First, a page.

Background: The growing epidemic of opioid use disorder (OUD) and associated injection drug use has resulted in a surge of new hepatitis C virus (HCV) infections. Approximately half of the people with HCV infection are unaware of their HCV status. Improving HCV awareness and increasing screening among people with OUD are critical. Addiction-Comprehensive Health Enhancement Support System (A-CHESS) is an evidence-based, smartphone-delivered relapse prevention system that has been implemented among people with OUD who are receiving medications for addiction treatment (MAT) to improve long-term recovery.
Objective: We incorporated HCV-related content and functionality into A-CHESS to characterize the HCV care continuum among people in early remission and receiving MAT for OUD and to determine whether incorporating such content and functionality into A-CHESS increases HCV testing.
Methods: HCV intervention content, including dissemination of educational information, private messages tailored to individuals' stage of HCV care, and a public discussion forum, was implemented into the A-CHESS platform. Between April 2016 and April 2020, 416 participants with OUD were enrolled in this study. Participants were randomly assigned to receive MAT alone (control arm) or MAT+A-CHESS (experimental arm). Quarterly telephone interviews were conducted from baseline to month 24 to assess risk behaviors and HCV testing history. Cox proportional hazards regression was used to assess whether participants who used A-CHESS were tested for HCV (either antibody [Ab] or RNA testing) at a higher rate than those in the control arm. To assess the effect of A-CHESS on subsets of participants at the highest risk for HCV, additional analyses were performed to examine the effect of the intervention among participants who injected drugs and shared injection equipment.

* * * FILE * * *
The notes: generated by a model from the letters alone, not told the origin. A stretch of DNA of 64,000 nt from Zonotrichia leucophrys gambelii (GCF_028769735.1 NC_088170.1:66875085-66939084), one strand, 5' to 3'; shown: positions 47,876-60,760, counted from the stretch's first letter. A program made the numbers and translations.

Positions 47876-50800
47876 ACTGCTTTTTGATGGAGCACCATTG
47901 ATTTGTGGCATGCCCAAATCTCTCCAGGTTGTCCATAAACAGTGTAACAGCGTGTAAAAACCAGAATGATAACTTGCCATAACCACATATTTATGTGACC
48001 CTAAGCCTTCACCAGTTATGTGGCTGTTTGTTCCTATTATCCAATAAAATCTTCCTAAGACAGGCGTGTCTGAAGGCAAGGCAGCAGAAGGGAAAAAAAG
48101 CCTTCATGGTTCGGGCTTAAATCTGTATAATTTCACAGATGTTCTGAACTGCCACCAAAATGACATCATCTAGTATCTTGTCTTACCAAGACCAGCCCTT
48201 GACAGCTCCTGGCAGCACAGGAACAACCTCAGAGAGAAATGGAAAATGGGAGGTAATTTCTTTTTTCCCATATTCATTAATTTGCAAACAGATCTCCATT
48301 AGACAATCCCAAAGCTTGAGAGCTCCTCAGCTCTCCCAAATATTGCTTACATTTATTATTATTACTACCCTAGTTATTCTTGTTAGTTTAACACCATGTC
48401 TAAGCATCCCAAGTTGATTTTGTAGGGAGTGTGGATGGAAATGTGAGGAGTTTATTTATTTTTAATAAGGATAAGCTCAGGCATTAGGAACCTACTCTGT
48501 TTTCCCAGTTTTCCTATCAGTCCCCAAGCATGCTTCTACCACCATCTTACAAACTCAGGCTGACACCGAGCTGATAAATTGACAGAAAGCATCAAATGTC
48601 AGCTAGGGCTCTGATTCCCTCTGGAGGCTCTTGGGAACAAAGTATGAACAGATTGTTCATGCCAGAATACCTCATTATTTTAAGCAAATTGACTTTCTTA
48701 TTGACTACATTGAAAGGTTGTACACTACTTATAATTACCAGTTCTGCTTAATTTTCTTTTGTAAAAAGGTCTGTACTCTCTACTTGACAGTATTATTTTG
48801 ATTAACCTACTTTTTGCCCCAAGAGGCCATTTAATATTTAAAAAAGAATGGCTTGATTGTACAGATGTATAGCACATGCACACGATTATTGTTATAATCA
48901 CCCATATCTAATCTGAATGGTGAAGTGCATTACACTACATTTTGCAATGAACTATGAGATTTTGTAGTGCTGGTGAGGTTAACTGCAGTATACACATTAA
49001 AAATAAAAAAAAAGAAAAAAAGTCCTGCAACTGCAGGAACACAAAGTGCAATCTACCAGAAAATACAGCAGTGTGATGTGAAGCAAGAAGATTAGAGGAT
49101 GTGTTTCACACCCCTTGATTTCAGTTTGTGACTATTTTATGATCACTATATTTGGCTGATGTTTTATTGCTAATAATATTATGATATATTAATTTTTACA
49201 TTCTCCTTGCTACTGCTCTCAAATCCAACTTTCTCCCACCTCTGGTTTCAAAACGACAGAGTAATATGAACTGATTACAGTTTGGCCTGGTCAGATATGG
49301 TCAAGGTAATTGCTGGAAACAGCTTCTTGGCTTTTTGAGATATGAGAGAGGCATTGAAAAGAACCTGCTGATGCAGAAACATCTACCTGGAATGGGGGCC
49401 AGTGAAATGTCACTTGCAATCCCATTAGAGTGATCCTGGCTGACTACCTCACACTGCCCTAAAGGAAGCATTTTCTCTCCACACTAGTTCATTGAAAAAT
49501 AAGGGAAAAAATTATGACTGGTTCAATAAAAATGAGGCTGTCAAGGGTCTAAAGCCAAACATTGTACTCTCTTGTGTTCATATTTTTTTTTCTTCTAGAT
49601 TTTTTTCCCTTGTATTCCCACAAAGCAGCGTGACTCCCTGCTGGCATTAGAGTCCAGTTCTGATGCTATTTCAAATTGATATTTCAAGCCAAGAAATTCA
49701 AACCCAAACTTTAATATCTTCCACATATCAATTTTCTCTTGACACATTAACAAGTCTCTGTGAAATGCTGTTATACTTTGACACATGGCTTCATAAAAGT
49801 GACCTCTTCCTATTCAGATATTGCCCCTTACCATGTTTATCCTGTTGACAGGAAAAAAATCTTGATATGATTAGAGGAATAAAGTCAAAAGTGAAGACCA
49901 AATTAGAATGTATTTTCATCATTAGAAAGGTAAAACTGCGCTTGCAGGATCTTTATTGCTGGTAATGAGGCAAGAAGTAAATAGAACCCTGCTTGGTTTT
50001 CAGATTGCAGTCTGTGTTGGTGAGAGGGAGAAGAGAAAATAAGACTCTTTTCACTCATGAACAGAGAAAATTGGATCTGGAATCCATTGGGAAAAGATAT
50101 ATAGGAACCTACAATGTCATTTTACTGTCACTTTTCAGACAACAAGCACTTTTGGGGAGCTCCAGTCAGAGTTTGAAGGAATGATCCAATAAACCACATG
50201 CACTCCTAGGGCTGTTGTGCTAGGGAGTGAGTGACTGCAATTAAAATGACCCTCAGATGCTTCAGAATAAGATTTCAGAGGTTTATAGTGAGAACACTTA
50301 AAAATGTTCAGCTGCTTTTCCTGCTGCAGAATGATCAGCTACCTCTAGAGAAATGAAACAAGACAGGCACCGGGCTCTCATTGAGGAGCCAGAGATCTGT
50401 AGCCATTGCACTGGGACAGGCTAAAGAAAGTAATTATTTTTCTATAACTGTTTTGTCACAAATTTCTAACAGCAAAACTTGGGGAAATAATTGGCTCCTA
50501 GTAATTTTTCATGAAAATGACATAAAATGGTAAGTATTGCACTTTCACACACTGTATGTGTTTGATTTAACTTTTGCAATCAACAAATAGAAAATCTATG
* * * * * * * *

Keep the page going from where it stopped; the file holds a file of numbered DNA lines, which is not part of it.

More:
Results: Overall, 44.2% (184/416) of the study participants were HCV Ab positive, 30.3% (126/416) were HCV Ab negative, and 25.5% (106/416) were considered untested at baseline. At month 24, there was no overall difference in HCV testing uptake between the intervention and control participants. However, among the subset of 109 participants who engaged in injection drug use, there was a slight trend toward increased HCV testing uptake among those who used A-CHESS (89% vs 85%; hazard ratio: 1.34; 95% CI 0.87-2.05; P=.18), and a stronger trend was observed when focusing on the subset of 32 participants who reported sharing injection equipment (87% vs 56%; hazard ratio: 2.92; 95% CI 0.959-8.86; P=.06).
Conclusions: Incorporating HCV prevention and care information into A-CHESS may increase the uptake of HCV testing while preventing opioid relapse when implemented among populations who engage in high-risk behaviors such as sharing contaminated injection equipment. However, more studies that are powered to detect differences in HCV testing among high-risk groups are needed.
Trial registration: ClinicalTrials.gov NCT02712034; https://clinicaltrials.gov/ct2/show/NCT02712034.
International registered report identifier (irrid): RR2-10.2196/12620.
Keywords: hepatitis C virus; intravenous injections; mHealth; mobile phone; opioid use disorder.
©Karli R Hochstatter, David H Gustafson Sr, Gina Landucci, Klaren Pe-Romashko, Olivia Cody, Adam Maus, Dhavan V Shah, Ryan P Westergaard. Originally published in JMIR mHealth and uHealth (http://mhealth.jmir.org), 22.02.2021.